Lactation Failure and Nursing Sickness in Ferrets

Summary Information

Diseases / List of Miscellaneous / Metabolic / Multifactorial Diseases / Disease summary
Alternative Names
Disease Agents
  • Failure of milk production, even with kits attempting to suckle. (B232.11.w11, B628.11.w11)
  • There are many causes of lactation failure, for example:
  • Nursing sickness is possibly associated with diets rich in polyunsaturated fats, with associated peroxidative stress. (B627.10.w10, J195.11.w2)
    • Possibly more common in jills bred very early in the breeding season. (B271.35.w35)
Infectious Agent(s) --
Non-infectious Agent(s) --
Physical Agent(s) --
General Description
Clinical signs
In Ferrets
  • Failure of lactation. (B271.35.w35)
  • Mastitis may be present. See: Bacterial Mastitis in Rabbits and Ferrets. (B628.11.w11)
  • The kits will cry and keep trying to suckle. (B232.11.w11)
    • Note: if this is not noticed quickly the kits will die. (B232.11.w11, B271.35.w35)
    • The kits may become thin. (B232.11.w11)
  • If the jill is unwell, the kits may wander away from their mother. (B232.11.w11)
  • The jill may be restless. (B232.11.w11)
  • Sometimes dehydration of the jill. (B232.11.w11)
  • Nursing sickness: Anorexia, weight loss, weakness and incoordination. (B501.12.w12, B627.10.w10, J4.173.w4)
    • May progress to coma and death. (B627.10.w10, J4.173.w4)
    • Clinical pathology: May be haemolytic anaemia. (J195.11.w2)

In nursing sickness:

  • Liver may be yellow and greasy. (B627.10.w10, J195.11.w2)
Further Information

Failure of lactation may occur soon after the kits are born, when the jill fails to produce milk initially (B271.35.w35) or if she is ill (B602.5.w5), or later during lactation (nursing sickness). (B627.10.w10)

In Ferrets

Treatment for the Jill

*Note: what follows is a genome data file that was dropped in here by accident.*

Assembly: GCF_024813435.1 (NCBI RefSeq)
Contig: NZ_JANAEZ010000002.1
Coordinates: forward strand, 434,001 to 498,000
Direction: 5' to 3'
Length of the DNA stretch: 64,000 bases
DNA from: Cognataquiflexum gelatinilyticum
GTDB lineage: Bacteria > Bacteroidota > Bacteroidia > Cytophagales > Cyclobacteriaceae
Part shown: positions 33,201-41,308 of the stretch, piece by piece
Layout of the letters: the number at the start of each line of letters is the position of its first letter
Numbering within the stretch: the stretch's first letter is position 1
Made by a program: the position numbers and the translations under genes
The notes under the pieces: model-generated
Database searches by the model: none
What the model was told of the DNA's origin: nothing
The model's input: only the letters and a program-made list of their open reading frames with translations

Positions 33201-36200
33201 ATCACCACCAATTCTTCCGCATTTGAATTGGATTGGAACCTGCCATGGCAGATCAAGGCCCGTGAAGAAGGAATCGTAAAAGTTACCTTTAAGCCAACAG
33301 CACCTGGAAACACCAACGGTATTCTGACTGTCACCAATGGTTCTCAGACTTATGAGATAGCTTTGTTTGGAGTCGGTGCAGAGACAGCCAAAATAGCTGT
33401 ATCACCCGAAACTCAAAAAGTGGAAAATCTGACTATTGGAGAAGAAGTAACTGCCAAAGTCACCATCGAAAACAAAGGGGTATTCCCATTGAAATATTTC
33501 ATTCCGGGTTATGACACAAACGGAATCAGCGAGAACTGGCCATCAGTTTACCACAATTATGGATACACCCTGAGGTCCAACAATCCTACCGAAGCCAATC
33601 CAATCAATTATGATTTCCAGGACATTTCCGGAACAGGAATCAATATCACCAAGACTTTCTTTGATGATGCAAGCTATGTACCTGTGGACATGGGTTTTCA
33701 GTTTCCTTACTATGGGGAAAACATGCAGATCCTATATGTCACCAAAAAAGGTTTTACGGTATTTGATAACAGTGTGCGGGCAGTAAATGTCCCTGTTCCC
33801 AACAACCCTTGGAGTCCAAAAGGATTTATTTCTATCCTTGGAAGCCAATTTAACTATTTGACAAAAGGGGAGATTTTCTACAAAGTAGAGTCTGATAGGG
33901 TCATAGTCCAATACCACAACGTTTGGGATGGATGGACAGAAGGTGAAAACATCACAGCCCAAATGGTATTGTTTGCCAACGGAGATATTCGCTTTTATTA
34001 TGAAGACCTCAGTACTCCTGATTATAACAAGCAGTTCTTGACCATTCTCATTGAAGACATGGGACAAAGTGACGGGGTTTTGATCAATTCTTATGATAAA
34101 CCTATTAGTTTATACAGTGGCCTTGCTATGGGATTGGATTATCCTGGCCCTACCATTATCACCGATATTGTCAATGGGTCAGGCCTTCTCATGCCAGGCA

• An analgesic such as flunixin meglumine 0.1 mL can be given. (B232.11.w11)
  • A small dose of oxytocin intramuscularly may encourage milk flow. (B232.11.w11)
  • If the jill becomes ill, treats such Nutrical can be given, and watered down food. (B628.11.w11)
  • Whilst the jill is being treated, the kits should stay with their mother, but the kits need to be watched carefully. (B232.11.w11)
  • In nursing sickness: vitamin E supplementation (10 mg per day) may be beneficial. (J195.11.w2)

Treatment for the kits

  • If the jill cannot produce milk, then fostering out the kits is the best solution, or hand rearing if necessary. (B232.11.w11)
  • Ensuring the kits are warm (B628.11.w11) and a small amount of glucose solution is given to each kit. (B232.11.w11)
  • Kits can be added to small litters to increase the size of the litter and encourage lactation. (B232.11.w11)
  • If the kits are struggling to lactate, they can be supplemented with moist food and a milk replacer. (B232.11.w11)
    • Feeding four times daily is recommended. (B232.11.w11)
  • Increase access to water for the jill and in cases of dehydration, fluid therapy will be required. (B232.11.w11)
  • With nursing sickness, foster the kits to another jill. (J195.11.w2)
  • The jill should be left in a quiet place until she has bonded with her kits, especially if this is her first litter. (B232.11.w11, B628.11.w11)
  • Ensure water is always available. (J195.11.w2)
  • Ensure a good diet during pregnancy and lactation.
  • A high calorie supplement may be given to the jill. (B232.11.w11)
    • 30% fat should be reached by two to three weeks post parturition. (B232.11.w11, B628.11.w11)
    • Sufficient protein should be given to the jill. (B628.11.w11)
    • The jill should be able to reach both food and water. (B628.11.w11)
    • Ensure the diet of the jill has sufficient vitamin E and is not high in polyunsaturated fatty acids. (J195.11.w2)
  • Ensure the kits have access to food and water from as early as two weeks. (B627.10.w10)
  • See: Rearing of Mammals - Parent Rearing
Associated Techniques
Host taxa groups /species
Author Bridget Fry BSc, RVN (V.w143)

Return to top of page